Laura Sotodosos-Alonso, Marta Pulgarín-Alfaro and Miguel A. del Pozo.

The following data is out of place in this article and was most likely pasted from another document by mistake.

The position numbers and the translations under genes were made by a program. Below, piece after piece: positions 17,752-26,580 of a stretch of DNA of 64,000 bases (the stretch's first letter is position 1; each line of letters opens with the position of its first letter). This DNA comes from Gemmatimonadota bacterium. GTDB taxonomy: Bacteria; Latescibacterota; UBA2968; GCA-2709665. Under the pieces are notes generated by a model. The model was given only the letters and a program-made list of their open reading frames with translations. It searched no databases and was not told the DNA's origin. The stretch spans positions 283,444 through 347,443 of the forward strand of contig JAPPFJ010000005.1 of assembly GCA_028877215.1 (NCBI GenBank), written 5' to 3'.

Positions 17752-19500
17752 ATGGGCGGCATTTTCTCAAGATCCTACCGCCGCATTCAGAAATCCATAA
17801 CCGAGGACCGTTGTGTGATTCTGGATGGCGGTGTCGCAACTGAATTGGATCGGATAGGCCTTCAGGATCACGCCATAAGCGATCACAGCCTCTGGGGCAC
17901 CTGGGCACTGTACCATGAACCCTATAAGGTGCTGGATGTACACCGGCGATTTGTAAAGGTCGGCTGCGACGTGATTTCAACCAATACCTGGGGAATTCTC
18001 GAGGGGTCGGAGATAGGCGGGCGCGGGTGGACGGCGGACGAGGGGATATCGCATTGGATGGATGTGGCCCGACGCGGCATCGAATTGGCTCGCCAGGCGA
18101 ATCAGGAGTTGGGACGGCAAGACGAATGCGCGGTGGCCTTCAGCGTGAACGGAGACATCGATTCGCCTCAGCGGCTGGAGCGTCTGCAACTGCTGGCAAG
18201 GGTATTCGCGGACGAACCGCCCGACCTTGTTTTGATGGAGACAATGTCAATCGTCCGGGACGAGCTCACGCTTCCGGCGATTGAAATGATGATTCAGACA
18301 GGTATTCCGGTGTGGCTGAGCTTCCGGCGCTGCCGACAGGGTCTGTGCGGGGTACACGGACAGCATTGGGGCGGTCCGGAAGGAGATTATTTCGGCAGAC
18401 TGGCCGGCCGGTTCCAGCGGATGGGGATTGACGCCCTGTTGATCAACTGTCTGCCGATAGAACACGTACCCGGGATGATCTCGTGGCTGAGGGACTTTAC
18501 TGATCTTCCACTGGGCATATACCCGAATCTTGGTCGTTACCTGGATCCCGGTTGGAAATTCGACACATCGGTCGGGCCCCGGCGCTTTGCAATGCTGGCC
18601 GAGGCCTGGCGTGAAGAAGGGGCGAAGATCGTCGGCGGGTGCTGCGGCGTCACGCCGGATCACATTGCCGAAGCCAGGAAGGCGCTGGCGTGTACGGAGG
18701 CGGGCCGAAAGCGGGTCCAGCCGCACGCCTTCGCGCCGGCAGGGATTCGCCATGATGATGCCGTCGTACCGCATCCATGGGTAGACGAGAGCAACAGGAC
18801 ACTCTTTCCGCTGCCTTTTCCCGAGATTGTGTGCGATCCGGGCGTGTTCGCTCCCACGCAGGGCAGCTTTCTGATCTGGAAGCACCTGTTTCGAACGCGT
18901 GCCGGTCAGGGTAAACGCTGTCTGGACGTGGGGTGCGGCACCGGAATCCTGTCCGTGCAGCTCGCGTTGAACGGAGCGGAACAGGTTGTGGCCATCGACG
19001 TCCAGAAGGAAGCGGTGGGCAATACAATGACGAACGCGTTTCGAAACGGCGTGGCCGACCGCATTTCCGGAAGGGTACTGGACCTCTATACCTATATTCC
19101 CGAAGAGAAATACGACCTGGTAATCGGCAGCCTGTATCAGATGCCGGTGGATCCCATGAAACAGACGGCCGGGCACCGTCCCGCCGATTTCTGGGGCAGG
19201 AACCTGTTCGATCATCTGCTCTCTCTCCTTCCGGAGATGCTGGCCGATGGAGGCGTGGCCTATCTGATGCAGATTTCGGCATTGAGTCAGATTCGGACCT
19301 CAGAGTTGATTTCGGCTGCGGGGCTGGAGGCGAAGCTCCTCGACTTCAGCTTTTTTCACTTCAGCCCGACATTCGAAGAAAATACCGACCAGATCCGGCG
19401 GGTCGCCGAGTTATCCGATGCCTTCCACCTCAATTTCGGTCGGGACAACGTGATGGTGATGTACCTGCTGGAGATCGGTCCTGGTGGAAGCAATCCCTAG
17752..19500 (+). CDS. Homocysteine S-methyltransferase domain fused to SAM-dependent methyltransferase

Abstract: The plasma membrane (PM) is subjected to multiple mechanical forces, and it must adapt and respond to them. PM invaginations named caveolae, with a specific protein and lipid composition, play a crucial role in this mechanosensing and mechanotransduction process. They respond to PM tension changes by flattening, contributing to the buffering of high-range increases in mechanical tension, while novel structures termed dolines, sharing Caveolin1 as the main component, gradually respond to low and medium forces. Caveolae are associated with different types of cytoskeletal filaments, which regulate membrane tension and also initiate multiple mechanotransduction pathways. Caveolar components sense the mechanical properties of the substrate and orchestrate responses that modify the extracellular matrix (ECM) according to these stimuli. They perform this function through both physical remodeling of ECM, where the actin cytoskeleton is a central player, and via the chemical alteration of the ECM composition by exosome deposition. Here, we review mechanotransduction regulation mediated by caveolae and caveolar components, focusing on how mechanical cues are transmitted through the cellular cytoskeleton and how caveolae respond and remodel the ECM.
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